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A year ago I bought 10 X stocks. Time flew by and I checked my stock account and I had received a whopping 10 EUR in dividends. Sadly it all was eaten by account management costs, which is about 24 EUR in year.
Simple mathematics state that you can’t earn this way. I did some reading and found this Direct Registration System, and from what I understand it would fit perfectly to my needs (I guess I need to add that I’m from European Union) as I want to do a long term investment and I’m not worried I won’t be able to sell the stocks fast.

  1. Is there any reasons I would need to keep my expensive brokerage account or to paraphrase – is there any reasons to stick with brokerage firm?

  2. Let’s say I have decided to leave it. When I tell my broker that I want to register my stocks what happens next? When they register my stocks with the issuing company then my brokerage account becomes empty and I can close it?

  3. Let’s say I don’t have a broker any more. How can I acquire additional stocks? More importantly how can I acquire stocks from other companies (US and EU)?

  • One of the advantages of mutual funds is that you can open an account directly with the folks running the fund, no broker required. – keshlam Apr 26 '15 at 23:32
  • Upvoted, as it highlights how important minimising costs is when it comes to investing. – Calculus Knight Apr 27 '15 at 4:42
  • Which country are you in and are you talking about directly holding shares in your own name or via a nominee. All eu countrys have there own diferent rules on how their stock markets work. – Pepone Feb 23 '16 at 0:03
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You'll need to talk to your broker about registering positions you already hold. I would personally expect this will cost you a not-insignificant fee. And I don't think you'll be able to do this on any shares held in a tax-advantaged account.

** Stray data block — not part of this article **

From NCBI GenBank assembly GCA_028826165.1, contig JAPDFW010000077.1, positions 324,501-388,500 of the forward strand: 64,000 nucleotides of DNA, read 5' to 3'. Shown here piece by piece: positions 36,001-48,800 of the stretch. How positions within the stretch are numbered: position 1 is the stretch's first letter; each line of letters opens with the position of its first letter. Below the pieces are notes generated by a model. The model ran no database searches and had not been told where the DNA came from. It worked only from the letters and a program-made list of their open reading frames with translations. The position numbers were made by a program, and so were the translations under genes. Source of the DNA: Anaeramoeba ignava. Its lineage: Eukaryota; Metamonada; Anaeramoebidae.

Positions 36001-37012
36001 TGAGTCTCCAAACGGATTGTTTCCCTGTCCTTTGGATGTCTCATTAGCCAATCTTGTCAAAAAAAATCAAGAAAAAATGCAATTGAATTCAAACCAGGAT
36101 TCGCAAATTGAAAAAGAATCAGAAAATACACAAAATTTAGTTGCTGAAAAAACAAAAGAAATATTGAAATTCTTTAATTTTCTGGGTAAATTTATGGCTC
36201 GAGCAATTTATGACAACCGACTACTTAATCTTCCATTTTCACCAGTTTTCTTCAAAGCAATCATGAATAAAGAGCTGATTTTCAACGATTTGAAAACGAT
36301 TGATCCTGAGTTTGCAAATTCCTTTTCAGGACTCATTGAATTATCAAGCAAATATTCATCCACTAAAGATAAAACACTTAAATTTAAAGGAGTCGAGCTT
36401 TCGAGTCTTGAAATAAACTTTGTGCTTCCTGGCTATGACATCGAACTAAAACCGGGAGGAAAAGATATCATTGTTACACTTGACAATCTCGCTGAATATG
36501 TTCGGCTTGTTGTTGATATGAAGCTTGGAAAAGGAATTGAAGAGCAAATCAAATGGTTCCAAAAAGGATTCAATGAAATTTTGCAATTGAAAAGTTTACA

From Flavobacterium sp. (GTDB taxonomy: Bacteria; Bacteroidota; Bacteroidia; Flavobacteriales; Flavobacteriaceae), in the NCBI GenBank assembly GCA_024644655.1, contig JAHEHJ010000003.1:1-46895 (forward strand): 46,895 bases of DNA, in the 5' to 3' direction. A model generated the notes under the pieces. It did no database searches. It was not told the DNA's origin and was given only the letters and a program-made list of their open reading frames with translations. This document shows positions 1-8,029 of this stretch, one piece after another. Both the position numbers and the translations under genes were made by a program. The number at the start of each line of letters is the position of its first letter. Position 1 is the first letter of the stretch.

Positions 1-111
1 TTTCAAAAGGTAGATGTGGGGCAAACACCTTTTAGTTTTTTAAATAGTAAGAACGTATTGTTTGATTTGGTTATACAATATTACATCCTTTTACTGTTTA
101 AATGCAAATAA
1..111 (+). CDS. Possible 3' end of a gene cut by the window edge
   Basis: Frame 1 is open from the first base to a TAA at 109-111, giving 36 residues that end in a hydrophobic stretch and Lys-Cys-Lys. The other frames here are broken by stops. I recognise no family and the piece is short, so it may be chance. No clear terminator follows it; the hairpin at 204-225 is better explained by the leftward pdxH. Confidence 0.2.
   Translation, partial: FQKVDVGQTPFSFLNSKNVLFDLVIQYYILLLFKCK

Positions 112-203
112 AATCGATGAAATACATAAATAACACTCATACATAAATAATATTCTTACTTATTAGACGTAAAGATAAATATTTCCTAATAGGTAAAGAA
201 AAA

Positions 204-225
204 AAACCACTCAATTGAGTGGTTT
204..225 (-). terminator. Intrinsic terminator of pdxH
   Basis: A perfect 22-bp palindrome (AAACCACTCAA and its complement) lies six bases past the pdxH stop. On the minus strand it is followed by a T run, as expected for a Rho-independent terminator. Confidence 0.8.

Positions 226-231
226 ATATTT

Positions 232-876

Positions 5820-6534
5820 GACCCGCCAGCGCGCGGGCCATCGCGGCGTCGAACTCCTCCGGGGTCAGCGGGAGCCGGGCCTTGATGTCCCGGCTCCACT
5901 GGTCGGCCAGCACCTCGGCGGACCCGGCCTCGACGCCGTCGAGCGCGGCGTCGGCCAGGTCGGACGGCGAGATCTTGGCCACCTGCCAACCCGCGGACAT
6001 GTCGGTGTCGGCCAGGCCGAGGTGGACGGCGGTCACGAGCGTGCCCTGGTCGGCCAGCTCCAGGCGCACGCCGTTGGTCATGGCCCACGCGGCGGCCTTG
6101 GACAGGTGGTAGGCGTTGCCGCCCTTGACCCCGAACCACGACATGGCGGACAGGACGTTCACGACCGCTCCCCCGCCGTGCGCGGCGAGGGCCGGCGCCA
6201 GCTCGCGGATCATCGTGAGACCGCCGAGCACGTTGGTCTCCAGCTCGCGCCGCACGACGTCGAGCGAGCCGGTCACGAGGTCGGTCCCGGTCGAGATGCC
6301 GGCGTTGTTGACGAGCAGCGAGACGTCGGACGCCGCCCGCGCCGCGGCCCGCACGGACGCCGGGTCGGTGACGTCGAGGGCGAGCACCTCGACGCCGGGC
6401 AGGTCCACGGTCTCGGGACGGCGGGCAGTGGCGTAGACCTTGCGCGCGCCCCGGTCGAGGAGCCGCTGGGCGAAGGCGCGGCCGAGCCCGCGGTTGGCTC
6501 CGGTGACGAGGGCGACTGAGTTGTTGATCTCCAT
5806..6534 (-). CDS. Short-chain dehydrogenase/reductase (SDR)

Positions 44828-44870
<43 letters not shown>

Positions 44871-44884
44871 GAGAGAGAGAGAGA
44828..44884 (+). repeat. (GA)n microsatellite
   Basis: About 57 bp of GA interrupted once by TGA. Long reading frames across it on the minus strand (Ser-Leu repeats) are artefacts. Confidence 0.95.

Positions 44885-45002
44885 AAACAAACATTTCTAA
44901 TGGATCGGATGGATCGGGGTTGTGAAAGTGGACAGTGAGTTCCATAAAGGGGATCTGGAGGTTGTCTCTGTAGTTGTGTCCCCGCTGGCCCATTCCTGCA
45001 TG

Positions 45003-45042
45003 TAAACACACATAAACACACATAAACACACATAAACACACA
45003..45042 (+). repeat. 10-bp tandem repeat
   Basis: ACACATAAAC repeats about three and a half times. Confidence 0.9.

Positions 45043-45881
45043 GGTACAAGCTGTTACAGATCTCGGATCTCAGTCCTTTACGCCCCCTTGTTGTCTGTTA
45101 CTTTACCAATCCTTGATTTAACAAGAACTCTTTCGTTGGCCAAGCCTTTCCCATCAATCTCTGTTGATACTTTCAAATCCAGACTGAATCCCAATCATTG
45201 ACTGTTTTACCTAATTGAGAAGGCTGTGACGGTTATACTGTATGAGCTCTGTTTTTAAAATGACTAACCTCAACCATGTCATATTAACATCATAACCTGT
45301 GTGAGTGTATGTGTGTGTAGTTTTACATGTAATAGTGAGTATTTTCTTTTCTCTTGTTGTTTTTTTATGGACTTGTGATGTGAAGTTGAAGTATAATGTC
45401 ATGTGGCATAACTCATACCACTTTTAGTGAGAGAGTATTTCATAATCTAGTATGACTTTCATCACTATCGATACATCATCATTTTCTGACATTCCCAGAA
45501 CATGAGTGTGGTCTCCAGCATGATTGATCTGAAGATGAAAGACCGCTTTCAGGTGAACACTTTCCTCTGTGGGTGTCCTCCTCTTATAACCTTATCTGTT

That said, I'd recommend you go to the Investors sections of the company's website in question. This will usually tell you who the registrar of the company's stock is, and if they offer any direct-purchase, or DRIP, programs. You should find out from these contacts and program details how the direct program works and what it's costs are.

I suspect, but have no firsthand knowledge that this will be true, that you'll end up with lower costs if you just sell the shares in your brokerage, take the cash out, send the cash to the registrar and re-purchase shares that way. I say this only because I know, from inheritance situations, that de-registering stock cost me a $75 fee at my brokerage, whereas transactions at the registrar were $19.95.

My answers to your direct questions:

  1. I know of no reason you can't drop your broker and go with a direct registrar plan.
  2. It should become empty and thus can be closed, but you'll likely need to pay their fees first.
  3. Visit their site and find their registrar. Contact them to purchase shares under direct registration. Use their DRIP plan if you want to re-invest dividends.

(Edited to fully answer the question with itemized answers.)

  • Thank you for the input! I guess all depends of one’s country - asked my brokerage and got reply that they don't do direct registration for foreign stocks. I was disappointed but didn't do anything because I'm long term investor (read lazy). What happened eventually was that the brokerage packed and left my country so they just returned some money. I think the most important lesson I learned was that I never owned anything. – Mefistotelis Mar 9 '16 at 13:54

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